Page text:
As born storytellers, content is something that marketers fundamentally believe in. Exquisitely crafted, personally tailored, and straight from the heart. It can be difficult – given the deluge of soundbites and clickbait flooding our feeds, inboxes and searches – not to be disheartened by the apparent loss of such a genuine approach.
We are fortunate indeed that Google is moving with us – ranking quality content more highly than its thin and scraped counterparts. However we, as content creators and digital natives, have a responsibility to commit to quality over all else.
In a few years, the vast majority of our content may be created by bots – not even touching human hands or hearts at all. Yet it is in facing this reality that we have a choice: to continue running the content race or simply to slow down.
Changing Our Content Marketing Expectations
“Marketers are constantly trying to come up with winning ideas that will make their content marketing strategies shine. They’re expected to deliver these continuous strokes of brilliance faster than they did before in shorter time periods. But what if we’re missing something here? What if the answer isn’t faster content? What if it’s just the opposite?” – Nicola Brown, Skyword
What is your content capacity? Do you have an in-house content creator, an agency or a few hours a week to craft a blog post yourself?
There is no right or wrong answer here – only reality.
Start with honesty. Be honest with yourself, your team and your business. What can you realistically and affordably create in any given week or month?
Unless you’re Buzzfeed or The Huffington Post, it is unlikely you have a newsroom equivalent capable of achieving both colossal post quantity and consistent post quality.
Much like our #fomo and #yolo induced Instagram fears, it is time to step away from the competition. To open the pressure valve of constant comparison and release its burden. Do the best with what you have, and be strategic about it.
What is Slow Content?
“A movement where people begin to distrust and turn away from soundbite news and begin to yearn for long-form content. [Articles that are] well researched, well written, thoroughly fact checked, and thoughtfully delivered. Content that appears on real paper with real ink, content that you can sit with and absorb more deeply. Content with depth, authenticity, integrity.” – Nicola Brown, Skyword
We’ve long said that quality beats quantity when it comes to content. Similarly, you will know that publishing for publishing’s sake is a big no-no. Yet, how many of us are still guilty of it?
Slow content takes this concept one step further. Much like hygge to modern living, slow content is the much-needed breath of fresh air in our digital marketing lives.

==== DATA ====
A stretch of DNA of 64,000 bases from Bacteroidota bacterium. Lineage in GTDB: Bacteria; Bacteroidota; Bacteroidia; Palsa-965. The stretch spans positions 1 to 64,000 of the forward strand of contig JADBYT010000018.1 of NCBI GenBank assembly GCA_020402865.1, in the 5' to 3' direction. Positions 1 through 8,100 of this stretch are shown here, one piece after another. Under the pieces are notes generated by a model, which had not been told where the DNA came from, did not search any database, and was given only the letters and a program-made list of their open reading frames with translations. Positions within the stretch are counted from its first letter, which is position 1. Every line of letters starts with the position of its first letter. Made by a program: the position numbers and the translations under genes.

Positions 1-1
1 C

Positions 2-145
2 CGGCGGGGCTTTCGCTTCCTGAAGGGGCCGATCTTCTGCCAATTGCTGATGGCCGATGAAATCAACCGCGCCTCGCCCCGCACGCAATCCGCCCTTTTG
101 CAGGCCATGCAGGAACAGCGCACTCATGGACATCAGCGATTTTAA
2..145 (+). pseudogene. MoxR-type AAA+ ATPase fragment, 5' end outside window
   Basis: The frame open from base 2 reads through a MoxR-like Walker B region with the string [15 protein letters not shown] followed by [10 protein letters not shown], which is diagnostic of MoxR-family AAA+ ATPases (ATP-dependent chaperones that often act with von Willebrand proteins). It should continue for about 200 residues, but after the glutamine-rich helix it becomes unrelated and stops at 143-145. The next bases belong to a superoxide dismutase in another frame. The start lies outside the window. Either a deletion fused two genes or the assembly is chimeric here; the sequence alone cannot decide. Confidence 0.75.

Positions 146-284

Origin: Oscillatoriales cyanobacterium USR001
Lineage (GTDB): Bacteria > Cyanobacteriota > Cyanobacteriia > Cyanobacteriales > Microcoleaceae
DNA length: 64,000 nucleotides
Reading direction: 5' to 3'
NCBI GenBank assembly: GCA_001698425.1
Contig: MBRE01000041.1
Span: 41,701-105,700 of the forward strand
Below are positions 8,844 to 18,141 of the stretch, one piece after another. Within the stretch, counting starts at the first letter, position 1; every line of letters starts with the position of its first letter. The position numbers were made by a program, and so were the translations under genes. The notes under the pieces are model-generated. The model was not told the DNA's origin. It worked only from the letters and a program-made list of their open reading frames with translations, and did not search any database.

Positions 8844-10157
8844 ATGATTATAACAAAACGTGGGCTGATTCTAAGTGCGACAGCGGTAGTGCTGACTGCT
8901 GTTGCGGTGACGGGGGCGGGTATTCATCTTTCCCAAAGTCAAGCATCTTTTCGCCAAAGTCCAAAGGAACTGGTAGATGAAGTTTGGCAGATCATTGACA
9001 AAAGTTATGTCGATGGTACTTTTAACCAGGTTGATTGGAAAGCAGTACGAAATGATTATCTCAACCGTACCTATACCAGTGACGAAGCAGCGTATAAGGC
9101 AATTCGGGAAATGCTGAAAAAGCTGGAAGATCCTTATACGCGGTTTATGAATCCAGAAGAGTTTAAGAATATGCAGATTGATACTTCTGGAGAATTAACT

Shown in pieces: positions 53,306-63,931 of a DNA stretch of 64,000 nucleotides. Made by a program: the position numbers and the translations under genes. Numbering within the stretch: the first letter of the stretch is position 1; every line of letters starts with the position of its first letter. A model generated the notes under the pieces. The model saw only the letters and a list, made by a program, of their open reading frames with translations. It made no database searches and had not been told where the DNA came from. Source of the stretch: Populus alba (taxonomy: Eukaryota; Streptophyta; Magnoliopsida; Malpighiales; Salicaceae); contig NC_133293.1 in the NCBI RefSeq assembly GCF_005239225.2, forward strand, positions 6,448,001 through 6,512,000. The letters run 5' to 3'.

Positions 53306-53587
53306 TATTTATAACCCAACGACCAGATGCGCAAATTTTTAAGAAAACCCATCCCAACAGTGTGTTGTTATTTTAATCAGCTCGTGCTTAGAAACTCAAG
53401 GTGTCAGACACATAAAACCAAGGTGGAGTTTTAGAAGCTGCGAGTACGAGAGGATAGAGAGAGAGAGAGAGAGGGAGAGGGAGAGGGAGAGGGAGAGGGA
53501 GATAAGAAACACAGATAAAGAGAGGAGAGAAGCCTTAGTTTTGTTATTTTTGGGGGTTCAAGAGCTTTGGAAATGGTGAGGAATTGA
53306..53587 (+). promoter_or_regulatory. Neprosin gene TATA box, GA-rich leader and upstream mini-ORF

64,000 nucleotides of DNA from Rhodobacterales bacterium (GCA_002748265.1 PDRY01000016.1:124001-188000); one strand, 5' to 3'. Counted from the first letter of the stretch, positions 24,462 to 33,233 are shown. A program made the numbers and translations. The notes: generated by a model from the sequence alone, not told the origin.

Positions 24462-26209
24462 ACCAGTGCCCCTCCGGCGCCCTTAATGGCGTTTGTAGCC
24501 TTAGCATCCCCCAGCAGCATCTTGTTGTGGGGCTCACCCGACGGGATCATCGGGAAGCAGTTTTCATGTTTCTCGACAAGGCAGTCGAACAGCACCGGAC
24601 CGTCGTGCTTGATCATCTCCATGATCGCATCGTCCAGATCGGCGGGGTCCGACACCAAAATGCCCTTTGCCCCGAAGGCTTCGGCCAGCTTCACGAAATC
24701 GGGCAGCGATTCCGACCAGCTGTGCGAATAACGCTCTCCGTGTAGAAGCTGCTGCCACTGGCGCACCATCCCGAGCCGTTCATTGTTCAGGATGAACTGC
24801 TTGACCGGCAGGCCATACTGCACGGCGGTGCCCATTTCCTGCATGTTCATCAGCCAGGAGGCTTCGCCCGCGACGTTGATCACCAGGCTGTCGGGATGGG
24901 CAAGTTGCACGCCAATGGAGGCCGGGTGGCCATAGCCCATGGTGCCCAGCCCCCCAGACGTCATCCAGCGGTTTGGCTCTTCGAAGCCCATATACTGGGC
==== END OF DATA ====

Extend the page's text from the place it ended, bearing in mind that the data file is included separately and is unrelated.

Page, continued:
From crafting new evergreen content to recycling old content, slow content is the economical approach to content marketing.
Create in-depth pieces that take time to produce. Take time to speak to the right people. Take time to let your pieces breathe. Most importantly – take time to let go of your fears surrounding this approach. Then you are sure to give your content longer relevance and increased ROI.
Crafting Evergreen Content
Evergreen content is nothing new. Yet taking the slow content approach is. ‘How-to’ and ‘Beginner’ or ‘Expert’ guides lend themselves particularly well to this content form.
Continue taking steps to remove any features which may make a piece quickly irrelevant – such as publication date or time-sensitive information. Such facts may be better suit topical or trend-led articles, which require a different approach – news, by its very nature, needs to be fast.
Ultimately, by asserting your position as a thought-leader, you are securing your own longevity and giving readers a tangible experience, much like turning the crisp pages of their very favourite book.
Furthermore, optimising such content for the questions your reader is asking, and the topics they are searching for, will make your content easier to find.
Read More: The Beginner’s Guide To Keyword Research For Content
Republishing Existing Content
HubSpot found that over 90% of its blog leads came from old blog posts. If a post has performed particularly well organically, or contains time-sensitive information, it may be a good candidate for edit and republication.
Find the best posts to republish by looking at organic volume and email conversions. Thereafter, make sure pieces are best placed to succeed. This may involve keyword optimisation and factual updates, or little to no changes at all.
But there’s no need to sneak old posts back into circulation under the radar. Make a feature of their republication with assertions such as, ‘Back By Popular Demand,’ ‘Editor’s Pick Of The Month,’ or ‘Reader’s Pick Of The Month.’
Make republication a key part of your editorial calendar, either running old posts intermittently, interspersed between new strategic content, or during a particular season or campaign, when resources may be otherwise stretched.
However keep in mind that republishing content may require a little technical wizardry to keep Google happy, either by adding a rel=canonical or 301 redirect. Moz will keep you right.
Read More: What’s The Difference: Blogging and Content Marketing
At The William Agency, all our writers, consultants and content marketing specialists have backgrounds in news and magazine journalism, giving them a unique perspective on storytelling and engaging readers. If you’d like some support, please get in touch.